Young leaders from sub-Saharan Africa spent six weeks in June and July at the University of Nebraska–Lincoln for an academic and leadership institute sponsored by the U.S. Department of State. The Mandela Washington Fellowship, the flagship program of the Young African Leaders Initiative, empowers young African leaders through academic coursework, leadership training, mentoring, networking, professional opportunities and support for activities in their communities.
As part of their visit, the scholars participated in multiple workshops with College of Business faculty. Topics included entrepreneurship, strengths-based leadership, organizational strategic planning processes, public administrators as change agents, learning agility and self-efficacy, and leading with high emotional intelligence.
Dr. Chris Tuggle, assistant professor of management, led a workshop on strategic decision-making, designed to equip scholars with tools to plan and establish goals, analyze their environment and develop a unique value proposition. Their lively discussion included opportunities to talk about their current issues whether working in businesses, non-profits or government programs.
“What I love about this group is how engaged they are. They brought such intense concentration and constant feedback to our discussion,” said Tuggle. “We talked about how businesses such as Ben & Jerry’s incorporate their social interests into their strategy, and they had so many ideas about how social and commercial value work together. Most importantly, I hope they will become a resource for each other once they go home and turn their experience at Nebraska into action that benefits their communities.”
Nebraska was one of only 38 sites in the United States chosen through a competitive process to host an institute. The elite Mandela Washington Fellowship Program attracted more than 60,000 African applicants with only 1,000 selected. The fellows who came to Nebraska represented 21 different nations.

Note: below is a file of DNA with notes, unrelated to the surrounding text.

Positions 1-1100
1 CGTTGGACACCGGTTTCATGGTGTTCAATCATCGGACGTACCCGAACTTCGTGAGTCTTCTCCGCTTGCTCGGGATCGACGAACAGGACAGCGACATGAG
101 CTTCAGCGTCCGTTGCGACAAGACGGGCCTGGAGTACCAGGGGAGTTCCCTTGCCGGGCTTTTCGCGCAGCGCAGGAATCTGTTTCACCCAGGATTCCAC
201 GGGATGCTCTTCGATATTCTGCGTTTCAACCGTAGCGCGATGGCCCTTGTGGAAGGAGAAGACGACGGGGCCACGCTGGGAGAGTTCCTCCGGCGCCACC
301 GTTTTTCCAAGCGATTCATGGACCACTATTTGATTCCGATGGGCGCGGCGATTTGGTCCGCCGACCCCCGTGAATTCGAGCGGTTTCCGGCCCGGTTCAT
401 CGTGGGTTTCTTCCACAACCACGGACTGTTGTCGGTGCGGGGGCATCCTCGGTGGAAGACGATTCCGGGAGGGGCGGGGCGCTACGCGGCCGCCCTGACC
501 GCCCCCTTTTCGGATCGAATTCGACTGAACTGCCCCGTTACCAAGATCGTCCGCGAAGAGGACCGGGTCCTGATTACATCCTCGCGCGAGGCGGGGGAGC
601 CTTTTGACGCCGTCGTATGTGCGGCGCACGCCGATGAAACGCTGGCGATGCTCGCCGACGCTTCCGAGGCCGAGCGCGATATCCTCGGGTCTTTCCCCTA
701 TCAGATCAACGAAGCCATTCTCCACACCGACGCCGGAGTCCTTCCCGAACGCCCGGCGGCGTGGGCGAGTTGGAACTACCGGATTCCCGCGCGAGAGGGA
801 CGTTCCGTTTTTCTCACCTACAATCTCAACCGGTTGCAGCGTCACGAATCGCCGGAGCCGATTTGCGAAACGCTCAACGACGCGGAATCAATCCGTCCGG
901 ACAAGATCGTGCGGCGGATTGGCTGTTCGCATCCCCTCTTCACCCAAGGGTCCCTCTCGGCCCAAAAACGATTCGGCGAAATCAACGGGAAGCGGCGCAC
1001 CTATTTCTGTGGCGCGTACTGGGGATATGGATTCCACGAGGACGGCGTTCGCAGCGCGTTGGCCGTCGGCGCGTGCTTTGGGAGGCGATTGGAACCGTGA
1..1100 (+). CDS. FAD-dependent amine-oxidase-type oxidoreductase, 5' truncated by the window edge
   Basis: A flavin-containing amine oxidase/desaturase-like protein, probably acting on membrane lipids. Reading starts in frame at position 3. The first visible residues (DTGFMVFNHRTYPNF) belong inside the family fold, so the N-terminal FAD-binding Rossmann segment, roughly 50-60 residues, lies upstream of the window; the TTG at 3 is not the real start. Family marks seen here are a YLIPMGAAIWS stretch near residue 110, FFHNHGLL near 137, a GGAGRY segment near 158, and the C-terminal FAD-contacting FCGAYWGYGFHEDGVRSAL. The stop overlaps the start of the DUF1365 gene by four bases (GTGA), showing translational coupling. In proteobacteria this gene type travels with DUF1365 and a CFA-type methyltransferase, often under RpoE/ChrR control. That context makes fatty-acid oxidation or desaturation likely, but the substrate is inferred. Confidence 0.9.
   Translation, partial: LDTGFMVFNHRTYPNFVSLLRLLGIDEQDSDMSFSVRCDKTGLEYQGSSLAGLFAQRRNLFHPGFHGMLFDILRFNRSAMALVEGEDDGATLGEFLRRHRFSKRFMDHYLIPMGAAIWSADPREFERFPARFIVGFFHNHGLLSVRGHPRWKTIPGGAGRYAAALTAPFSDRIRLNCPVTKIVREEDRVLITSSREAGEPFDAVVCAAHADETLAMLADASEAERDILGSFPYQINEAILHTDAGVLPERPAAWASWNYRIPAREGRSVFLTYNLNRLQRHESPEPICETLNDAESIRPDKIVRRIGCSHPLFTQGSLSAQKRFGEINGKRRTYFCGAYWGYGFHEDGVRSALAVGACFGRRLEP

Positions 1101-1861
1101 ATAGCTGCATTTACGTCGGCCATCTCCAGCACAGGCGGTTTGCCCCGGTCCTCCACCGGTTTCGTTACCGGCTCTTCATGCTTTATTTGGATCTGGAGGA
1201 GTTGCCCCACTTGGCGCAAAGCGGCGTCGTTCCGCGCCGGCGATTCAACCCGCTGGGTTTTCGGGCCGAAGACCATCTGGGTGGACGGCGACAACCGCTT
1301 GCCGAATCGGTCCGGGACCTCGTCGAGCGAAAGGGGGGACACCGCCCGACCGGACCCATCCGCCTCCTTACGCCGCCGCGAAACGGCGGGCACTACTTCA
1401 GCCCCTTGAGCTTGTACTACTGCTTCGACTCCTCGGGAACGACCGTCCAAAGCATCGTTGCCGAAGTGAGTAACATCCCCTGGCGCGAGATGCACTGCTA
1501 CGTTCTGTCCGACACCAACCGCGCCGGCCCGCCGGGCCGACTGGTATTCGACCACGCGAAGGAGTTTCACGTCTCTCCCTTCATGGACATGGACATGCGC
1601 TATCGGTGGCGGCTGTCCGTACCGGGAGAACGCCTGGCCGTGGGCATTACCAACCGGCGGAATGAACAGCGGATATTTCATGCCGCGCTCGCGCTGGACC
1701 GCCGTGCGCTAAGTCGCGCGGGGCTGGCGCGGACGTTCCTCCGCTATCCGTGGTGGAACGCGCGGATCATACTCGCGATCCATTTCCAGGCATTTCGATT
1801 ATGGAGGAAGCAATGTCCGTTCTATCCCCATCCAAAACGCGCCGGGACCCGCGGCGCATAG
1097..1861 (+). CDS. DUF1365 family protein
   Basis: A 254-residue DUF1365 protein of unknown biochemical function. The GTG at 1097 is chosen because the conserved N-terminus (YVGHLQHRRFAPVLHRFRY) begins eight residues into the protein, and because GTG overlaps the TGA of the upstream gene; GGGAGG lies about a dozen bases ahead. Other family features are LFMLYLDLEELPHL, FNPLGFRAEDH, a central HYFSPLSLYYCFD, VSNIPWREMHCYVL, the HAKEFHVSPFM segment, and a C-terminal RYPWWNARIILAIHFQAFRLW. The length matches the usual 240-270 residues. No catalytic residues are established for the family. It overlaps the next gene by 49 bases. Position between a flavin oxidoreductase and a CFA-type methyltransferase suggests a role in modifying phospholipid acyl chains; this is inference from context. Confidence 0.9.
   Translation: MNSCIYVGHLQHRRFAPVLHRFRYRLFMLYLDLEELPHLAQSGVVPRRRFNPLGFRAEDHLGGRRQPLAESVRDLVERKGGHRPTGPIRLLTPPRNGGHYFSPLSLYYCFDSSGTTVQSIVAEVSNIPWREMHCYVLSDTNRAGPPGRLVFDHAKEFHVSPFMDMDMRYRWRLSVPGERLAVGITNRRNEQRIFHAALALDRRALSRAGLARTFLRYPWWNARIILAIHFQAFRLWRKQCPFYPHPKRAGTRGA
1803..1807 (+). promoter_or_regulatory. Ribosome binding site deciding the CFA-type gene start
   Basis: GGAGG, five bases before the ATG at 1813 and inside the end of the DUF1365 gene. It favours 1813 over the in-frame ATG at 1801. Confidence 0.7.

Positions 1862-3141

“It was exciting to work with the Mandela Fellows during their time in Lincoln. These 25 fellows represented the best of the best of their countries’ young business and government leaders,” said Dr. Donna Dudney, associate dean for undergraduate curriculum and programs and associate professor of finance. “With only 1,000 fellows selected from their large applicant pool, this program is harder to get into than Harvard.”
Sonia Feigenbaum, associate vice chancellor for international engagement and global strategies, said it was a pleasure to have the fellows on campus after months of planning. The grant was awarded to the university in February, and Feigenbaum began planning the intensive summer program with the Office of Global Strategies, Center for Civic Engagement staff, as well as faculty and administrators in the College of Business, College of Education and Human Sciences, and College of Journalism and Mass Communications.
“We discussed the many ways in which our respective communities grapple with issues that affect all of us, are representative of distinct cultural contexts yet impact us regardless of country of origin, geographic location or linguistic background,” Feigenbaum said.
During their stay in Lincoln, the fellows also attended courses on various topics related to civic engagement and agriculture. They met with university, community and state leaders and local entrepreneurs, and toured historic sites, Innovation Campus and community organizations in Lincoln, greater Nebraska and Kansas.
Feigenbaum said the university hopes to continue hosting the program in the future. For more information, visit the Mandela Washington Fellowship website
or read about their experiences on Twitter with the hashtags #UNL_MWF17 and #YALI2017.